> in general, I truly believe there are other/better ways to do things--even
> if they aren't necessarily intuitive or obvious.  The only case where I see
> a Live TV Storage Group as being somewhat useful is if a MythTV system is
> using central/network-mounted storage for all recordings due to having only
> small hard drives on the backend system(s), so the user decides to use a
> small portion of that small local storage area for Live TV so as not to
> "waste bandwidth" by piping Live TV over the network.  However, IMHO, if the
> system is capable of doing Z regular recordings at a time with that
> network-mounted storage, it should be equally capable of doing X regular
> recordings + Y Live TV recordings (where X + Y = Z) with that same storage
> (and, since there's no such thing as "banking" the bandwidth, we're not so
> much "saving" bandwidth as failing to use it.).  This seems to be something
> people do because of the innate desire for efficiency, even without truly
> measuring the efficiency improvement or considering whether there's any real
> benefit in what's being "saved" (i.e. bandwidth that's not otherwise being
> used).
> That said, using local storage for Live TV may make channel-change times
> slightly faster, but I have a strong feeling the difference is small (or
> even negligible) compared to the total channel-change time in Live TV, on a
> properly-configured system (with attribute caching disabled on the remount
> file system mount).
>>    But I agree that it's
>> silly to put it on a separate partition... livetv is always expired
>> before recordings anyway (at least on my system).
> And, yes, that's true.  Auto-Expiration always removes Deleted recordings
> first, then Live TV recordings, then other recordings, as specified by the
> Auto-Expire method (Oldest show first, Lowest priority first, Weighted
> time/priority combination).  Note, too, that if you set Auto-Expire to
> expire "Watched before unwatched," any show marked as Watched will be
> expired before un-Watched shows, regardless of the Auto-Expire Priority of
> the 2 shows (though the group of Watched shows are expired according to the
> Auto-Expire method and priority, and after all Watched shows are gone,
> un-Watched shows are expired according to the Auto-Expire method and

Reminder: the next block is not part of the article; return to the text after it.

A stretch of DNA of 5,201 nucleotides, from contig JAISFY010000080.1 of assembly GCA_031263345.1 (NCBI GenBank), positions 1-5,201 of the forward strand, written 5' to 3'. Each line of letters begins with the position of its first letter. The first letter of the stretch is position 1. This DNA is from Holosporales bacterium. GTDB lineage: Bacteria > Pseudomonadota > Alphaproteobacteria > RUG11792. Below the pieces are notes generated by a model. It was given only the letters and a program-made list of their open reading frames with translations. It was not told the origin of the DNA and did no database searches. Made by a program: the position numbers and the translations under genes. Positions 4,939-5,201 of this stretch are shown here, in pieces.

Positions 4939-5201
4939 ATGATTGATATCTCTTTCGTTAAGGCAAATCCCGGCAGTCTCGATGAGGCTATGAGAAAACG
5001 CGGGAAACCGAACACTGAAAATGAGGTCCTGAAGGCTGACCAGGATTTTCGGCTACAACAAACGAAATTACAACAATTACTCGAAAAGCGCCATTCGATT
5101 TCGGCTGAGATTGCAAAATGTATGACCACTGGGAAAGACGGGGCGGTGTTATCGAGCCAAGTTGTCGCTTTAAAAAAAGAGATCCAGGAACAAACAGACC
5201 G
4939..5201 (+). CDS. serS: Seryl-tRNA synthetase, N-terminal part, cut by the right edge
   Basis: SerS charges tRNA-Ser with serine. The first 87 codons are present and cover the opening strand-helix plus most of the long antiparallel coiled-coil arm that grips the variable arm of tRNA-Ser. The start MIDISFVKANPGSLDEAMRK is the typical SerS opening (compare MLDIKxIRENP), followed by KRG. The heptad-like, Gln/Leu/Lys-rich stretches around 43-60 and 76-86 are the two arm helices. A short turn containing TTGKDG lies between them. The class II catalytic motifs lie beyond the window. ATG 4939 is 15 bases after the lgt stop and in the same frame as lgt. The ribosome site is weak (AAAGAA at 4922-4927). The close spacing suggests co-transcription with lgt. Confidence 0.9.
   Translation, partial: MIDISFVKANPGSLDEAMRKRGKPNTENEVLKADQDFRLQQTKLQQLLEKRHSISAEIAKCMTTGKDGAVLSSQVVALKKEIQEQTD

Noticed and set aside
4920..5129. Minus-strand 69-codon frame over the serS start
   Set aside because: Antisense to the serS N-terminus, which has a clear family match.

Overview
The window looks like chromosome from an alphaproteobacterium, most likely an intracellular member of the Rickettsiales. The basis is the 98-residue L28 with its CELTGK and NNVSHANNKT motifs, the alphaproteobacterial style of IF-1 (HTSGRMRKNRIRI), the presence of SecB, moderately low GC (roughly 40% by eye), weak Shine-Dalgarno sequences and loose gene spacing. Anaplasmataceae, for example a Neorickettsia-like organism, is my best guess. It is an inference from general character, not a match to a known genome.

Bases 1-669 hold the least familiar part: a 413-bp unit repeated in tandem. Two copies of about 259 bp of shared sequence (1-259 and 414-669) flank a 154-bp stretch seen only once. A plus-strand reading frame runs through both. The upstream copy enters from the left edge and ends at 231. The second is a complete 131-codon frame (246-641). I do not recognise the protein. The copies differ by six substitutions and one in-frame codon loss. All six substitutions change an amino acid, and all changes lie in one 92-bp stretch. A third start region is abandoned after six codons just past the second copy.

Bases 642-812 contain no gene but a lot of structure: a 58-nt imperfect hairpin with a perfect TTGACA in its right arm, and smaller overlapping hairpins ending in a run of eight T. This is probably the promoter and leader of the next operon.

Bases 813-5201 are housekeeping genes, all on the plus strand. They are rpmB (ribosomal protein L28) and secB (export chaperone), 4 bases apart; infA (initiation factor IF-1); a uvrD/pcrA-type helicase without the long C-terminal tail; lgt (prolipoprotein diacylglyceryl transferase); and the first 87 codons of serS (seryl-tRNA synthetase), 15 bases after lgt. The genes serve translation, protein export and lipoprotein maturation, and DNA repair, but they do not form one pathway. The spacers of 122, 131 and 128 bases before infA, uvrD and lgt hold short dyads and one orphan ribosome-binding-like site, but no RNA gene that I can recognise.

> priority).  So, yeah, it generally does the right thing (though if you
> enable "Watched before unwatched" without understanding its consequences,
> you may not get the behavior you desire).  (And, short Live TV recordings
> (<2min) are deleted with prejudice, basically immediately, to remove useless
> "channel-surf" recordings from the Live TV chain so that you don't have to
> skip back through 120 different Live TV recordings to re-watch that prior
> scene of the show that occurred just before the commercial break that you
> spent channel surfing.  If any of these exist when the backend decides to
> expire recordings, it will delete them first--even before Deleted
> recordings, just in case that's enough space.  So, we can basically consider
> short Live TV recordings to not exist.)
> The main wrinkle comes into play in the fact that Auto-Expiration occurs
> /after/ the backend decides which file system to use for a new recording,
> because Auto-Expiration only occurs on a file system when one or more
> recordings are being written to that file system.  That means that your
> highest-priority-for-Auto-Expiration recording may not be expired first
> because it's not on the file system to which the recording is being written.
> But, then again, we have a plan for that and will have an approach that
> alleviates this issue for users who want to ensure shows are expired in an
> easily-determined order, regardless of file system location.
> But, wow, that's definitely the long way of saying, "Yes, Live TV is expired
> before other recordings."
> So, anyway, I'm not saying it's wrong to use a Live TV Storage Group--just
> that it's almost always unnecessary configuration for users, that only
> causes confusion.  A Live TV Storage Group (and the confusion it causes) was
> actually the reason for the invalid ticket
> http://code.mythtv.org/trac/ticket/11748 , which is the one I meant to reply
> to when starting this thread.  If you want to use a Live TV Storage Group
> and it makes things easier/better for you, feel free to do so.  I just want
> to stop encouraging new users (and distro packagers) to create the Live TV
> Storage Group since it's more of a special-case setting that's probably not
> needed on the vast majority of systems where it's specified.

I don't necessarily agree with everything you said, but I do agree
that it's unnecessary in many cases and would help to eliminate
confusion for new users to have it removed by default (so long as it
remains configurable).